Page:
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Singapore consumer prices stay flat in January

Inflation in Singapore remained flat in the first month of 2018, even though the prices of key items such as healthcare and education went up.

OVERALL consumer prices in Singapore remained flat in the first month of 2018, even though the cost of key items such as healthcare and education went up.

There was no change in the consumer price index - the main measure of inflation - for the month of January compared to a year ago, according to the Department of Statistics data released on Friday.

This was a dip from the preceding month's inflation rate of 0.4 per cent, as well as below economist estimates of a 0.4 per cent increase.

This was mostly due to lower accommodation and private road transport inflation.

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Core inflation, which strips out the cost of accommodation and private road transport costs to better gauge everyday expenses, edged up to 1.4 per cent in January, up slightly from 1.3 per cent in December.

The cost of accommodation fell by 5.3 per cent in January, compared to the 3.8 per cent decline registered in the preceding month, as Service & Conservancy Charges (S&CC) rebates were disbursed to HDB households in January 2018, but not in the same month last year.

Private road transport inflation moderated to 1.6 per cent in January, from 2.6 per cent in the previous month, due to lower car prices and a decline in Certificate of Entitlement (COE) premiums.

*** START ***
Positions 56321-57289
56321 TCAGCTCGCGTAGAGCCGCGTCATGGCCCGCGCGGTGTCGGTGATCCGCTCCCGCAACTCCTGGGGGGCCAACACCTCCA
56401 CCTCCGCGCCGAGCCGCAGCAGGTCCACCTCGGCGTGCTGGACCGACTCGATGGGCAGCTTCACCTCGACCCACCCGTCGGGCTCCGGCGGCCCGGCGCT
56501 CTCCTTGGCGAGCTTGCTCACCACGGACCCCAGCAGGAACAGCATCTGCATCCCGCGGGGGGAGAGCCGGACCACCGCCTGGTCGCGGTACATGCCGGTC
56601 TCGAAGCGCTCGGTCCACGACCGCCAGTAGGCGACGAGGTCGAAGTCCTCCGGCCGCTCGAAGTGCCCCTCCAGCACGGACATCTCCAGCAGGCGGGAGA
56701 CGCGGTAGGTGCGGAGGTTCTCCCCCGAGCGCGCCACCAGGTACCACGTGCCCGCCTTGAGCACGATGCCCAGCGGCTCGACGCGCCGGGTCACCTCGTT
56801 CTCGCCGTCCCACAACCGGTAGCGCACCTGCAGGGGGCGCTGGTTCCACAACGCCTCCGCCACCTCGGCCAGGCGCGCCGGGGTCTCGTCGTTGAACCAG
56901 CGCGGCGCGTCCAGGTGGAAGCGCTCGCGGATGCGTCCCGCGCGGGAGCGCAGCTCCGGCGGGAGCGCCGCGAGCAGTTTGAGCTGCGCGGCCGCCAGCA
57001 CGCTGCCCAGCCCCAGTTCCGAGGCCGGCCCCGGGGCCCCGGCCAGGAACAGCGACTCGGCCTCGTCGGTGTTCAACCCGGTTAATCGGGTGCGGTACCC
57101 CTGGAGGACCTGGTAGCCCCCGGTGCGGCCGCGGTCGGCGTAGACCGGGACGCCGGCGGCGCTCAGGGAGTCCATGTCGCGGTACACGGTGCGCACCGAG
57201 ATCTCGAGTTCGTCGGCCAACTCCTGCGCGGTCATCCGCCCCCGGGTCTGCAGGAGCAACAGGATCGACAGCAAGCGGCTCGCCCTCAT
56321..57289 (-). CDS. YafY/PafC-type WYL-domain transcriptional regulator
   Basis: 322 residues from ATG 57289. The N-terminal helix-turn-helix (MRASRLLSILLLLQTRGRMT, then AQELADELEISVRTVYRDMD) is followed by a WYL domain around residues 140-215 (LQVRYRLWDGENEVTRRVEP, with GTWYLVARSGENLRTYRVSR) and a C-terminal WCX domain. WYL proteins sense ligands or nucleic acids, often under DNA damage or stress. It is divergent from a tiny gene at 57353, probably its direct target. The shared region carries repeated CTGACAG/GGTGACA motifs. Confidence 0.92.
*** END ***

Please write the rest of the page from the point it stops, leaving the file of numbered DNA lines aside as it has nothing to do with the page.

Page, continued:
Food inflation eased to 1.1 per cent in January from 1.4 per cent in December, mainly due to price increases for non-cooked food items. The cost of prepared meals also rose at a slightly slower pace compared to the previous month.

Services inflation was 1.3 per cent in January, unchanged from the previous month. A smaller decline in the cost of public road transport, together with larger increases in education and recreational & cultural services fees, offset a fall in telecommunications services fees and a steeper drop in air fares.


The Monetary Authority of Singapore and the Ministry of Trade and Industry said that imported inflation is likely to rise mildly, as global demand improves amid ample supply in key commodity markets. Global oil prices are also expected to increase only slightly in 2018 as compared to 2017.

"Overall, cost pressures in the economy should remain relatively restrained. Although labour market conditions have improved recently, the gradual absorption of previously accumulated slack will temper wage pressures in the near term. Meanwhile, other non-labour costs such as commercial and retail rentals continue to be subdued," they said in a joint statement.

Core inflation is expected to stay in the 1 to 2 per cent range in 2018, while headline inflation is projected to be zero to 1 per cent this year.

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